Outpatient treatment with amoxicillin-clavulanate is safe and effective and may reduce risk for fluoroquinolone-related harms, according to a recent study.
Researchers used data from two nationwide U.S. claims databases, one from 2000 to 2018 including patients ages 18 to 64 years with private employer-sponsored insurance and one from 2006 to 2015 including patients ages 65 years or older with Medicare, to compare the effectiveness of combination treatment with metronidazole-fluoroquinolone and amoxicillin-clavulanate for a first occurrence of outpatient diverticulitis. The primary outcome measures were one-year risks for inpatient admission, urgent surgery, and Clostridioides difficile infection (CDI) and three-year risk for elective surgery. The results were published Feb. 23 by Annals of Internal Medicine.
The first database of younger patients included 106,361 (89.0%) new users of metronidazole-fluoroquinolone and 13,160 (11.0%) new users of amoxicillin-clavulanate. The median patient age was 52 years, and 47% were women. No between-group differences were seen in one-year admission risk (risk difference, 0.1 percentage point [95% CI, −0.3 to 0.6 percentage point]), one-year urgent surgery risk (risk difference, 0.0 percentage points [95% CI, −0.1 to 0.1 percentage point]), three-year elective surgery risk (risk difference, 0.2 percentage point [95% CI, −0.3 to 0.7 percentage point]), or one-year CDI risk (risk difference, 0.0 percentage points [95% CI, −0.1 to 0.1 percentage point]).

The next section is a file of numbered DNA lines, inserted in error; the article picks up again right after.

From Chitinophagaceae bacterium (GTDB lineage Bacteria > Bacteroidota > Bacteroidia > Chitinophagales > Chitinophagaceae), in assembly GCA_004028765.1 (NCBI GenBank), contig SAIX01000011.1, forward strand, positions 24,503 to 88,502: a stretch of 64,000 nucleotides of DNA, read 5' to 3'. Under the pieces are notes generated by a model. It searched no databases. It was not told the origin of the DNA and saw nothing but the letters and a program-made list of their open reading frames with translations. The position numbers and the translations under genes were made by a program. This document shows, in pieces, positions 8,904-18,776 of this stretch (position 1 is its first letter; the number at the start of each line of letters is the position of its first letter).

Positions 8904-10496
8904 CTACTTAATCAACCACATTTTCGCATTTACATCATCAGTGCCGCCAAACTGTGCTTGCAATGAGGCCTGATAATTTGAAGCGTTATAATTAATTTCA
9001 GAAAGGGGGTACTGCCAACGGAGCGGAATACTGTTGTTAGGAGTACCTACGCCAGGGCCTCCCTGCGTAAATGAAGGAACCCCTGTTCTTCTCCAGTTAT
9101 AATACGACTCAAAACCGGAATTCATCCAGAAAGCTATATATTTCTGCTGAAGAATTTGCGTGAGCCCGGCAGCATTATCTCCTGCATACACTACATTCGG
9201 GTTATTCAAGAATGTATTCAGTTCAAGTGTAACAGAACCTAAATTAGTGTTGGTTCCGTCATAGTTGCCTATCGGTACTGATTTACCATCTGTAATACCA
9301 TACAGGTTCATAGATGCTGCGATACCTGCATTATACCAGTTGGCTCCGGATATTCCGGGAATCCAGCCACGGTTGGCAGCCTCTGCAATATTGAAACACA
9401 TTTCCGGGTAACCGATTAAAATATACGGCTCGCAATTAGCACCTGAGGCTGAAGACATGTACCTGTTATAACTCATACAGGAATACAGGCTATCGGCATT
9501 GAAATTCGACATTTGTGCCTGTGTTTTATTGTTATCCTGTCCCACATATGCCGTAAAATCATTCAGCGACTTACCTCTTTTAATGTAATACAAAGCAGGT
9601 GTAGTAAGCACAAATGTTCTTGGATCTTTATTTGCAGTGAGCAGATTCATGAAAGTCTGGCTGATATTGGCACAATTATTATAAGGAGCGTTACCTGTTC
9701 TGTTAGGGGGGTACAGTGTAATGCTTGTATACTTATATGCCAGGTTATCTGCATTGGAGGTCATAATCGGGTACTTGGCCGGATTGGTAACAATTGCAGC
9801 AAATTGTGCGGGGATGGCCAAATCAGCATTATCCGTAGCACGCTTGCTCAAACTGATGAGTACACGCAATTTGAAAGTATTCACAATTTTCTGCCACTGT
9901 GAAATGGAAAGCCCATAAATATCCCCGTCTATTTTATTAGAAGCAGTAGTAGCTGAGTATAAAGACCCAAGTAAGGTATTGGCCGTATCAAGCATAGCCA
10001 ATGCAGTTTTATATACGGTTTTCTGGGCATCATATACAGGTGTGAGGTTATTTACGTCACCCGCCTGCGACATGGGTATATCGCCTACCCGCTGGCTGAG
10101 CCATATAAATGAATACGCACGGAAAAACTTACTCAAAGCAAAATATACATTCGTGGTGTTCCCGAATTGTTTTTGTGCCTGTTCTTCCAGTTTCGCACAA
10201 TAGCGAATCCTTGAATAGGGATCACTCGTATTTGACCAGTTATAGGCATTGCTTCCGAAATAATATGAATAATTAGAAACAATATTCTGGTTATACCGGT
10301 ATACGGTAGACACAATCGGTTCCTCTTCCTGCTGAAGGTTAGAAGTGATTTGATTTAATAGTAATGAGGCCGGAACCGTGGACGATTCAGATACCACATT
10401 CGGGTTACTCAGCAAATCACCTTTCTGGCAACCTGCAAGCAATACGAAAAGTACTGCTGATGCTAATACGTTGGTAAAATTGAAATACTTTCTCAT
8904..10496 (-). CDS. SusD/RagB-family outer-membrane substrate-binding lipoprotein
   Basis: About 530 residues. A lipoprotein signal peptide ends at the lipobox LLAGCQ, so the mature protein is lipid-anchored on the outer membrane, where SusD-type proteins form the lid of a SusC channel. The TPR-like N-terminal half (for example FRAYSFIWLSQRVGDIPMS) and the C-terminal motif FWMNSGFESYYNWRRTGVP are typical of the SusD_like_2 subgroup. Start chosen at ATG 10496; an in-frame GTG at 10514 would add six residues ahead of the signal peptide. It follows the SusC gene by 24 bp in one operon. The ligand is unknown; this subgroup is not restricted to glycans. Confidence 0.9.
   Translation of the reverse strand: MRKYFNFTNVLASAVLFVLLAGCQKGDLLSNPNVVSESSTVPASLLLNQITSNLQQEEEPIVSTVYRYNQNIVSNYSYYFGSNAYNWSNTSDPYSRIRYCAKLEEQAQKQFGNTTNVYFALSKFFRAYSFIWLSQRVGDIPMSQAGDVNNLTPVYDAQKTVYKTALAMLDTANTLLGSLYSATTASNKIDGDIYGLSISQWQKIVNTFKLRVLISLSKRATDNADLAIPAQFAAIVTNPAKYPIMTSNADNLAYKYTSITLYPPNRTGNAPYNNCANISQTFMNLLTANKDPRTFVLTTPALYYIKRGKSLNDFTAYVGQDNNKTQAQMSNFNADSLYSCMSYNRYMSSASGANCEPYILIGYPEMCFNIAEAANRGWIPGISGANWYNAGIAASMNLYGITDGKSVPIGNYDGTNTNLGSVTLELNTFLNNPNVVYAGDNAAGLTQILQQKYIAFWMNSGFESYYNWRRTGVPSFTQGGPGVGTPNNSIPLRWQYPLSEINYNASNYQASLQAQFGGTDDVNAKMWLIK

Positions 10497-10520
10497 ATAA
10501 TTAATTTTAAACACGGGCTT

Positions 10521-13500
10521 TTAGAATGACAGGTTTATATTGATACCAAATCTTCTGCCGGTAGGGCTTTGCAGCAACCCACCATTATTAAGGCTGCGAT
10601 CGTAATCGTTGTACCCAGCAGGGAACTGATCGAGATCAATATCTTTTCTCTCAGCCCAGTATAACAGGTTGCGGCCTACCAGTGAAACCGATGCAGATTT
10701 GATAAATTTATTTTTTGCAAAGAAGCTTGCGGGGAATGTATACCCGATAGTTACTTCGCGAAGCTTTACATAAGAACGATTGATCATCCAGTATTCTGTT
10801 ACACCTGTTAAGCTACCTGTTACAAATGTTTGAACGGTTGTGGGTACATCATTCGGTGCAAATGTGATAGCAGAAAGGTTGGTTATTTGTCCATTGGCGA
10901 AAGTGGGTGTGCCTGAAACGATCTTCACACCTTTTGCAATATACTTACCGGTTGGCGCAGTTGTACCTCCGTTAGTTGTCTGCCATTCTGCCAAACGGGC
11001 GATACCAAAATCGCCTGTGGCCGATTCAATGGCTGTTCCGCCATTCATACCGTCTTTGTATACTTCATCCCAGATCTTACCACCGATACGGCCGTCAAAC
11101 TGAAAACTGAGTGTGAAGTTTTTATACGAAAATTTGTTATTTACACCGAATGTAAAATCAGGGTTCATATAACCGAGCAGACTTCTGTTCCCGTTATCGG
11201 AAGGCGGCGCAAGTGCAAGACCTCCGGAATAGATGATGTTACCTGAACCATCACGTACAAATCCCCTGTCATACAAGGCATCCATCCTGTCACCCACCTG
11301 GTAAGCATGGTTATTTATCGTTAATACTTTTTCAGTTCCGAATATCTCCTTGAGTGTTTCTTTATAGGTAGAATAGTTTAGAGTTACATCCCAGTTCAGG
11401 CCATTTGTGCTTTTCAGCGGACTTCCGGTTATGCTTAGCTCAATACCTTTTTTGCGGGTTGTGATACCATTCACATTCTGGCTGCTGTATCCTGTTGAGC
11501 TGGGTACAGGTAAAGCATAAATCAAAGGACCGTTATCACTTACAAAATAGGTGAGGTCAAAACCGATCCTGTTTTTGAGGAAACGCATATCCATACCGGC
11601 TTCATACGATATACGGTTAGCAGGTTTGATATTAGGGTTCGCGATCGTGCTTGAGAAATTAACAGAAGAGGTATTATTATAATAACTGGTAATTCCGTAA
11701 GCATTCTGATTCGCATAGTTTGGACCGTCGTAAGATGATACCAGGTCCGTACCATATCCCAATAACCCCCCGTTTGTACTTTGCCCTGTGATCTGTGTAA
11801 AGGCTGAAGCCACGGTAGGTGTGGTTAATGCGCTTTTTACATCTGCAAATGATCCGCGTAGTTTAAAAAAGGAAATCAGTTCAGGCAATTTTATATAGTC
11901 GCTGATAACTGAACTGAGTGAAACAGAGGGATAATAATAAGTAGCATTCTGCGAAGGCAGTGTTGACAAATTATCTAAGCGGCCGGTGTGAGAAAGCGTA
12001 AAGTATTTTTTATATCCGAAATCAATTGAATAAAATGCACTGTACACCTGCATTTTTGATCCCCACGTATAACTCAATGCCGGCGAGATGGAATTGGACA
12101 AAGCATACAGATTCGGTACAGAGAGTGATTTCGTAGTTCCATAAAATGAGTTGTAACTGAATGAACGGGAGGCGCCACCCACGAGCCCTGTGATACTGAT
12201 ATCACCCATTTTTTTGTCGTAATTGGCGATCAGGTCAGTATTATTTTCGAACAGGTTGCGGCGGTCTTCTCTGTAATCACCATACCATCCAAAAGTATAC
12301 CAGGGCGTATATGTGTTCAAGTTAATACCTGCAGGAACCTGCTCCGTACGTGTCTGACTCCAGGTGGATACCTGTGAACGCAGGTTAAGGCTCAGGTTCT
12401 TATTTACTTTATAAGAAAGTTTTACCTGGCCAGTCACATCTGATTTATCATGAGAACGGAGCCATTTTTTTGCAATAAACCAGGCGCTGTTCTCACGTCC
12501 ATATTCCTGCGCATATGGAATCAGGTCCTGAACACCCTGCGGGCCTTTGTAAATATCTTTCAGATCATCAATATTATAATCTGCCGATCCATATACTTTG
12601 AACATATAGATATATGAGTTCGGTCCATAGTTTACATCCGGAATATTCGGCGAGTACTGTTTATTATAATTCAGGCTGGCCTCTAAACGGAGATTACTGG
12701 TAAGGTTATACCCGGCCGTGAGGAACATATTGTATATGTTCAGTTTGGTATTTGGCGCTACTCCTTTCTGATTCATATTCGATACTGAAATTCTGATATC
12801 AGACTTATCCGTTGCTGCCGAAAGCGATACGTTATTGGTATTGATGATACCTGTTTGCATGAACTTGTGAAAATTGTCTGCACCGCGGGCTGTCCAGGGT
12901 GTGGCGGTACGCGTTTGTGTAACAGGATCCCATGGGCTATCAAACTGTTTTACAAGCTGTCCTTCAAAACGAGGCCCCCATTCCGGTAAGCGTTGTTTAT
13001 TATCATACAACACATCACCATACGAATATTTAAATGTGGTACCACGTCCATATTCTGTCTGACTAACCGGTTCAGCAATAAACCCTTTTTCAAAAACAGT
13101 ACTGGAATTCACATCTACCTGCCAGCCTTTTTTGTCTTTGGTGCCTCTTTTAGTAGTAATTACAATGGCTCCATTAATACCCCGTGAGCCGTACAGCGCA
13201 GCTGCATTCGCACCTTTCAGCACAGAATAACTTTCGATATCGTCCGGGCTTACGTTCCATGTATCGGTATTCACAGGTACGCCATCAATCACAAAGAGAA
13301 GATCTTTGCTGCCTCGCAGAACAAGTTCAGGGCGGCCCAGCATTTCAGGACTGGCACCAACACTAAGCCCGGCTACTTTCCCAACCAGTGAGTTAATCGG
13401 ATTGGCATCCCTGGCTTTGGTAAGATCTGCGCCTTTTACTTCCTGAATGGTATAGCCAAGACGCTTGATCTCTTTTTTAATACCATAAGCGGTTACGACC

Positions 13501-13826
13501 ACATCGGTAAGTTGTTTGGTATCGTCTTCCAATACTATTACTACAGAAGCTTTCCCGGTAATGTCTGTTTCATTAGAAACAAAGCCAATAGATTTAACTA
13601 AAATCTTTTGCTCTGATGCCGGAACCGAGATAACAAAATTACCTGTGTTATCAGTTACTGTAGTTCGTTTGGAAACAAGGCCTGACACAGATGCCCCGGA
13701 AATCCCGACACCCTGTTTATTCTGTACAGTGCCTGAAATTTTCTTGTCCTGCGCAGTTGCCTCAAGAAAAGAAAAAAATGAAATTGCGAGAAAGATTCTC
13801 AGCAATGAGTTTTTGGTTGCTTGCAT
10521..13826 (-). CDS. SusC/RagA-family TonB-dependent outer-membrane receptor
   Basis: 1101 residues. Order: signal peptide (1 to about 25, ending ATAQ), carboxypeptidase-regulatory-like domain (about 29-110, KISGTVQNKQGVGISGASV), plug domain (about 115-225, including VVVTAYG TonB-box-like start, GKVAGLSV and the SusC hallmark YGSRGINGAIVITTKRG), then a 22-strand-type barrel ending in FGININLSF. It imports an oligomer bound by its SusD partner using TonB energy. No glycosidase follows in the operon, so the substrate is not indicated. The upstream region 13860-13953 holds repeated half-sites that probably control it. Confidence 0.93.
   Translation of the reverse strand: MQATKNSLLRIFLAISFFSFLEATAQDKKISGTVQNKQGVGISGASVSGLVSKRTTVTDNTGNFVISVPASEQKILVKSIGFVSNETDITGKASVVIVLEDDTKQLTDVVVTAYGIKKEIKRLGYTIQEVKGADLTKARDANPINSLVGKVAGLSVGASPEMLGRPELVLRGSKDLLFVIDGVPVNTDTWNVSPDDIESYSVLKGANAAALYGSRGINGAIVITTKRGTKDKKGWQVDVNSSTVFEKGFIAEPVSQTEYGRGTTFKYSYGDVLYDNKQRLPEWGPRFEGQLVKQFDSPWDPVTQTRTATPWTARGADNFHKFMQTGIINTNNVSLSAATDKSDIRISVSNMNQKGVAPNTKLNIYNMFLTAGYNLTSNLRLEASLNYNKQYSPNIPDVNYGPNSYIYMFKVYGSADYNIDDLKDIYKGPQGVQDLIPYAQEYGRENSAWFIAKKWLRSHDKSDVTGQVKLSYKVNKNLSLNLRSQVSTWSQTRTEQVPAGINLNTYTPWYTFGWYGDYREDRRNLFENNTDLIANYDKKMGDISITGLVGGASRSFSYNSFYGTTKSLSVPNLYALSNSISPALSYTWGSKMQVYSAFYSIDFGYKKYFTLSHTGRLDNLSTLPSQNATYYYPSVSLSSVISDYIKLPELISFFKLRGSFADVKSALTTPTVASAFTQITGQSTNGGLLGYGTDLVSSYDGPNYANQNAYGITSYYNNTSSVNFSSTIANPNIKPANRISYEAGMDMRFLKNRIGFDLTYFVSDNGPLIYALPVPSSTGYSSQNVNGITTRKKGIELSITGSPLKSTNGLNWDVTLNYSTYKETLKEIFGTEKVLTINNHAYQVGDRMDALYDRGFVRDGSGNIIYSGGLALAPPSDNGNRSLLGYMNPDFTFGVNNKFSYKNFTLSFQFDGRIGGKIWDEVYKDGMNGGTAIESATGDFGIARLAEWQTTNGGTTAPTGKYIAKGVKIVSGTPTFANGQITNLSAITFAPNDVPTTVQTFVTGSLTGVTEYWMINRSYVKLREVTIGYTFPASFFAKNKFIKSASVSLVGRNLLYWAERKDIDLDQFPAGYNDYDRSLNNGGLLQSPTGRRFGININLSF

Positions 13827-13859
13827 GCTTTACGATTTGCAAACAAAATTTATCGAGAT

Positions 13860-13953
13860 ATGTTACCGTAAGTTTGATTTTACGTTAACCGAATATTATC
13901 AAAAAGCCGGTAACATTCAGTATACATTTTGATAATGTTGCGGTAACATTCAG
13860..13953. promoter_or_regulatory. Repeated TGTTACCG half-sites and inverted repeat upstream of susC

The second database of Medicare patients included 17,639 (86.7%) new users of metronidazole-fluoroquinolone and 2,709 (13.3%) new users of amoxicillin-clavulanate. The median patient age was 73 years, and 67.9% were women. In this database, no between-group differences were seen for one-year admission risk, one-year urgent surgery risk, or three-year elective surgery risk (risk differences, 0.1 percentage point [95% CI, −0.7 to 0.9 percentage point], −0.2 percentage point [95% CI, −0.6 to 0.1], and −0.3 percentage point [95% CI, −1.1 to 0.4], respectively). One-year risk for CDI infection was higher in those receiving metronidazole-fluoroquinolone than in those receiving amoxicillin-clavulanate (risk difference, 0.6 percentage point [95% CI, 0.2 to 1.0 percentage point]).
The authors noted that their data were based on dispensed antibiotics reimbursed by insurance rather than antibiotic use and that they did not examine all safety outcomes, including drug-induced liver injury, among other limitations. They concluded that amoxicillin-clavulanate is as effective as metronidazole-fluoroquinolone for treatment of outpatient diverticulitis, with negligible between-group differences in risk for diverticulitis admissions, ED or outpatient visits, urgent surgery, and elective surgery. “When selectively treating outpatient diverticulitis with antibiotics, physicians may consider treatment with amoxicillin-clavulanate over metronidazole-with-fluoroquinolone to reduce the risk for serious harms associated with fluoroquinolone use, including CDI,” the authors wrote.